Some Concern: chronic aquatic toxicity, general systemic/organ effects, acute aquatic toxicity

Sodium Laureth Sulfate
Some Concern: chronic aquatic toxicity, damage to DNA, respiratory effects, developmental/endocrine/reproductive effects, digestive system effects, nervous system effects, acute aquatic toxicity, damage to vision, cancer

Chloroxylenol, PPG-26, PEG-8 Propylheptyl, Alcohol Sulfates, Sodium Salt
Some Concern: Needs more research

FD&C Blue 1
Some Concern: skin irritation/allergies/damage

Alcohol Ethoxylates (C10-C16) Sodium Salt
Some Concern: chronic aquatic toxicity, damage to DNA, respiratory effects, developmental/endocrine/reproductive effects, digestive system effects, nervous system effects, acute aquatic toxicity, damage to vision, cancer

How to Make Homemade Dish Soap

Now that you understand why homemade dish soap is the way to go, let’s dig into this easy DIY recipe.

First, place the washing soda and grated soap into a bowl. Washing soda is similar to baking soda, and you could use either; however, washing soda has a bit more of a boost when it comes to cleaning. According to Arm & Hammer ™, it is a natural detergent and freshener and can be used for cleaning most anything around the home. It helps cut through grease easily, is completely natural and 100 percent fragrance and phosphate-free. (2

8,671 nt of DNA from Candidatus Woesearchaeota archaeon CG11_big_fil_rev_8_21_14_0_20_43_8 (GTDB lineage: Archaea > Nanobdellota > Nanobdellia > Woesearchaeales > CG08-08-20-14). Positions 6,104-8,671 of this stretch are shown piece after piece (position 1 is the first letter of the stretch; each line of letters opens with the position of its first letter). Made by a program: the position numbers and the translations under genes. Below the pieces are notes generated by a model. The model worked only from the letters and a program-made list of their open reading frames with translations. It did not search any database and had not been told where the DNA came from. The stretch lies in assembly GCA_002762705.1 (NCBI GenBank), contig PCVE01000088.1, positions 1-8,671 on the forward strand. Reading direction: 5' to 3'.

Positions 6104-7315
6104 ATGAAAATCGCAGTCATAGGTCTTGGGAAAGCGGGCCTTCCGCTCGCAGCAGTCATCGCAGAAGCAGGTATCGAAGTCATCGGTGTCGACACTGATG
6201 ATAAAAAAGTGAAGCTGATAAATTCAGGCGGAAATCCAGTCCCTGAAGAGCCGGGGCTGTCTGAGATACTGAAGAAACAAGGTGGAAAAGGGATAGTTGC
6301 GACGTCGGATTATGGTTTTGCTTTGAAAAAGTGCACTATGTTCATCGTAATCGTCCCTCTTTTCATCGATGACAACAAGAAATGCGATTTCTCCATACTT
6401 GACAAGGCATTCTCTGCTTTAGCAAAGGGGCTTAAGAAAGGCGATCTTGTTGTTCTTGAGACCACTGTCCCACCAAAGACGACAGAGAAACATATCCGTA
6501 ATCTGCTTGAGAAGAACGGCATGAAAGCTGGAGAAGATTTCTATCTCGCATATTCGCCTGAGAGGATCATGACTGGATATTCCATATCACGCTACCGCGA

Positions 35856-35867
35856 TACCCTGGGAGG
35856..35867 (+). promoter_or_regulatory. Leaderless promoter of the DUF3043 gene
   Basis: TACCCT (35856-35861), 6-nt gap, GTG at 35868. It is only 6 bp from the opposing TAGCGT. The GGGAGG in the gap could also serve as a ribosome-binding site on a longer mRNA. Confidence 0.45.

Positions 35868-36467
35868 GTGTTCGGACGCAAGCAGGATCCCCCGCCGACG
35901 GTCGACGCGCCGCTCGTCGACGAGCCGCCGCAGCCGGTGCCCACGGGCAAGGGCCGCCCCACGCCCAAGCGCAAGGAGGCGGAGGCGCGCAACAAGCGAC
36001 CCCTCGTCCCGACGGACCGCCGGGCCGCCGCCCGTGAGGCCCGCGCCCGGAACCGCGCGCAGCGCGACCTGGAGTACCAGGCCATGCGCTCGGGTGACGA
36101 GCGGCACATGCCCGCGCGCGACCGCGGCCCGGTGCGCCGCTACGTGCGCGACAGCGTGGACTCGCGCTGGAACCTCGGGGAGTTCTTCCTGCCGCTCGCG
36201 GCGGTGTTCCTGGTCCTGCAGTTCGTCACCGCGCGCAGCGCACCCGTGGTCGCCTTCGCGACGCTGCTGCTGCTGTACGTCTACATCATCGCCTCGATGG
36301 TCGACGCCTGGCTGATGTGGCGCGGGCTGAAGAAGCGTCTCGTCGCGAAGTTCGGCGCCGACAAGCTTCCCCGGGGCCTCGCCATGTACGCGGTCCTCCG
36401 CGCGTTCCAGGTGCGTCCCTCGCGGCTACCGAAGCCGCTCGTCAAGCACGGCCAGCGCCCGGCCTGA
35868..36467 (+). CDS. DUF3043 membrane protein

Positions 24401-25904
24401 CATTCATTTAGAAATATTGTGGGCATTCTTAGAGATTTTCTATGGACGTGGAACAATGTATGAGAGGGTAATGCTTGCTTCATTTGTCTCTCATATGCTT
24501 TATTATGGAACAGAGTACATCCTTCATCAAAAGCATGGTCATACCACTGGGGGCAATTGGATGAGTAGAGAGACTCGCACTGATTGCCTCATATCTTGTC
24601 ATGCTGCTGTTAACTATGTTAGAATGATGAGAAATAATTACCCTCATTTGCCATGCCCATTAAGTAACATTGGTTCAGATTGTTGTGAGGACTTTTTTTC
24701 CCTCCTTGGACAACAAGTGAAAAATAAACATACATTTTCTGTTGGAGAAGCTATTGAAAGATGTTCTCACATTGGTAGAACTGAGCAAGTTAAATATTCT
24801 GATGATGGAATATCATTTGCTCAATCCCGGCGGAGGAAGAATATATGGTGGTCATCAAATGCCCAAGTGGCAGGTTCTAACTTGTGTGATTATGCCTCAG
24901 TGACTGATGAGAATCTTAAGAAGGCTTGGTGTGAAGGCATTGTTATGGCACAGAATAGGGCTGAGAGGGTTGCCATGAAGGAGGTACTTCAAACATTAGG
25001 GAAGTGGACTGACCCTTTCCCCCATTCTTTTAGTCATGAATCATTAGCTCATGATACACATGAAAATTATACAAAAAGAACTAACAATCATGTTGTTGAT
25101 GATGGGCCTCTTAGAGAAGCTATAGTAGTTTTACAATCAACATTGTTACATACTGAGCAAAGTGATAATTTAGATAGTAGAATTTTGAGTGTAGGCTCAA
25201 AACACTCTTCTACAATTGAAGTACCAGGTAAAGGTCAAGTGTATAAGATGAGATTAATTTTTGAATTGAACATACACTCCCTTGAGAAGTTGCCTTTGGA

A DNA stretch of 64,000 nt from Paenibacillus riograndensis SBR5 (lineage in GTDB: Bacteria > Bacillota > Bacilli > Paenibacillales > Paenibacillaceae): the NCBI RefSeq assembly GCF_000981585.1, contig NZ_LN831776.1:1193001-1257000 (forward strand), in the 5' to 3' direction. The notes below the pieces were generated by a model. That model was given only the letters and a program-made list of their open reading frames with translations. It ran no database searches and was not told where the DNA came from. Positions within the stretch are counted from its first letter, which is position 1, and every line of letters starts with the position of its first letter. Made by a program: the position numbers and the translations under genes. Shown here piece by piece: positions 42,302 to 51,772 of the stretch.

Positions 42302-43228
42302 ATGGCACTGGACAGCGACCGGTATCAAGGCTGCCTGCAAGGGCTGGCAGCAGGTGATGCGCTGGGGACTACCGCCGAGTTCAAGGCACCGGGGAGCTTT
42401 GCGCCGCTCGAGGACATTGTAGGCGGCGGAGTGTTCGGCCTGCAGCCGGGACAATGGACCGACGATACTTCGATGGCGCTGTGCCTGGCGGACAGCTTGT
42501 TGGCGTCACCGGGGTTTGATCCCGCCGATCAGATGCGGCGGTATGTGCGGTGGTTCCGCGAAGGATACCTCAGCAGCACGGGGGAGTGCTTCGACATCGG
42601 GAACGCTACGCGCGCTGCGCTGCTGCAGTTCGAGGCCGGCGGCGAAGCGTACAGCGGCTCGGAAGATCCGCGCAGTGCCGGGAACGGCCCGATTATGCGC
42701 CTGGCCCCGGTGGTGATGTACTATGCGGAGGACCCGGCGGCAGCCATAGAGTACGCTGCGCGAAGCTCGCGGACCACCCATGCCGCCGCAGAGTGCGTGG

The grated soap is a key ingredient in homemade dish soapbecause it helps add texture and volume to the blend. You can add a little more if you want it thicker and less for a thinner solution. The key here; however, is to use pure soap, such as grated Castile soap.

Next, heat water to boiling, then pour it over the washing soda and grated soap. Using a whisk, blend well. Once you mix those ingredients, add the Castile soap and blend again. As I mentioned above, Castile soap is 100 percent pure, which is why I love it. Castile is a type of soap made with vegetable oils, making it a vegan and cruelty-free ingredient. This makes it safe to use for most anyone.

Lastly, but one of my favorite parts, add the essential oils and mix again. Lemon essential oil not only provides a nice citrus scent, but it’s great at helping cut grease. It’s even considered one of the top most antimicrobial essential oils on the planet making it a natural disinfectant.